By Marcus Roth, Lone Beacon’s Senior Director of Data, Automation & Content.

Long ago, the marketing department of service-based companies was a subdivision of the sales department. Marketing was seen as a tool wielded by sales staff to be used to further their direct goals. As business thinking has become more nuanced, marketing has become its own division within an organization. Ideally, the marketing of a company works symbiotically with the sales department. Where marketing is used to convey the brand identity of a firm, which in turn informs prospects of features and benefits that might be appealing to them. However, marketing will never truly know the unique and nuanced pain points of each specific prospect who is considering working with a service provider.

The Value of Good Branding and Good Business

This brings us to the importance of the combination of good branding and good business. Good branding is needed to differentiate your firm from all the other options out there—it’s not enough to have a good service, you need to communicate it just as well as you offer it. And it’s not something you make up, either. It’s something intrinsic to your unique brand and value proposition that can be translated easily to prospects and customers.

The financial advisory business is highly commoditized, but what sets you apart from the pack isn’t just the products you offer… it’s you. Like any service company, you’re in the business of trust, so product descriptions can only take you so far. Your next step is to develop a trustworthy brand. Intentionally crafted branding can position you as trustworthy, convenient, comprehensive, collaborative, or a variety of other traits intrinsic to the business that set you apart from your competitors. If you have a brand and a business that is well crafted and designed together, you can expect to get more rock-star prospects into your client funnel and fewer who don’t quite fit. To get technical, when prospects see branding that resonates with them, they self-select, which reduces some of the qualifications needed during the sales process, and can help bring you more, better-qualified leads.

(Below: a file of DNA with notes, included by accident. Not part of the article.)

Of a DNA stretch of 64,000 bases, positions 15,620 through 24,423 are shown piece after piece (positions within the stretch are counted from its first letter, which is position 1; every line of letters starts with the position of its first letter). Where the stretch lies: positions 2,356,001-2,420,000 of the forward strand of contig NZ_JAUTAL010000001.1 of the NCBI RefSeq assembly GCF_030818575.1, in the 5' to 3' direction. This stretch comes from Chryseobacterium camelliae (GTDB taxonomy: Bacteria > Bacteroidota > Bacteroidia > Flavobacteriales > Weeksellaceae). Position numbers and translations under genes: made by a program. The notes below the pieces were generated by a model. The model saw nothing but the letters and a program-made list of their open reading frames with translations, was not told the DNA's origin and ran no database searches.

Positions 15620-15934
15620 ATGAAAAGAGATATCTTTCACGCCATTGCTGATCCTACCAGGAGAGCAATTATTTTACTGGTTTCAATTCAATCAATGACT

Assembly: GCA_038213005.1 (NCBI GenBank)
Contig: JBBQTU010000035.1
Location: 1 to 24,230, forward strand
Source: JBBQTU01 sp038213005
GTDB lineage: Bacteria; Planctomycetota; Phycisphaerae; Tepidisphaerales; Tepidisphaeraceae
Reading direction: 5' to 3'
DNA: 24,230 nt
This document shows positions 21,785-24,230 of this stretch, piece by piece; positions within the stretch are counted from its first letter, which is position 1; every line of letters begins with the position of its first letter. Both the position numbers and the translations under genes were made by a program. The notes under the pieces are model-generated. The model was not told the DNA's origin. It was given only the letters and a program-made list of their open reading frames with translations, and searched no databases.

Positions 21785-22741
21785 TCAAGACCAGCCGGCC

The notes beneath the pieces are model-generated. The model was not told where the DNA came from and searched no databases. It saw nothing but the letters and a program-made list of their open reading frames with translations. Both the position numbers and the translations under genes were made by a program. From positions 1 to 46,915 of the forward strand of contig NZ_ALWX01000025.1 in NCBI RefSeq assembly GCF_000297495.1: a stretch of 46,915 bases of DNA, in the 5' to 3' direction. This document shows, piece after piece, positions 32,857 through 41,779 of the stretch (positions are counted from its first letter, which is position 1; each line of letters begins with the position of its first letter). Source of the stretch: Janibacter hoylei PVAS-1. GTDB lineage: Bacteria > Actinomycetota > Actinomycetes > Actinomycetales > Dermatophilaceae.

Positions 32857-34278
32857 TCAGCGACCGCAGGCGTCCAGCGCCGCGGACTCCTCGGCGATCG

Leading Prospects to Your Best Offer

Okay so the prospects like you, Great! But now they need to want what you can offer. That’s where a well-positioned offer comes in. Prospects need to know their pain points are going to be solved or that you can make their life better when they come to you. For more on how to develop a winning offer or “call-to-action”, read my recent article, Why Your Email Newsletters Need to Focus.

Marketing and Sales go Hand in Hand

The last piece of the puzzle is recognizing that your marketing does not and cannot do all the work to turn a prospect into a client. This is the point of a sales department. So, in your marketing, you should not hyper-focus on addressing every nuanced problem you can tackle. Identify problems broadly and ensure your ad and content viewers that you know specific solutions to those problems. They need to know by observing your marketing you can solve their problems, but if you get too detailed, you’ll lose people. Striking the balance between enough information to make someone say “Oh, this is for me.”, but not too much information to overwhelm or confuse them is the magic balance that good branding can achieve.

Brand is what makes people pull the trigger and fill out your form—it’s the glue that bridges the gaps between Sales and Marketing, and what turns prospects into clients and keeps it that way.


About the Author: Marcus Roth is Lone Beacon’s Senior Director of Data, Automation & Content. Marcus has a unique experience in B2B and B2C start-up companies ranging from enterprise-level market research of Artificial Intelligence to self-defense eCommerce products. His experience in AI market research brought him, and his research, to INTERPOL, The United Nations and Harvard University.


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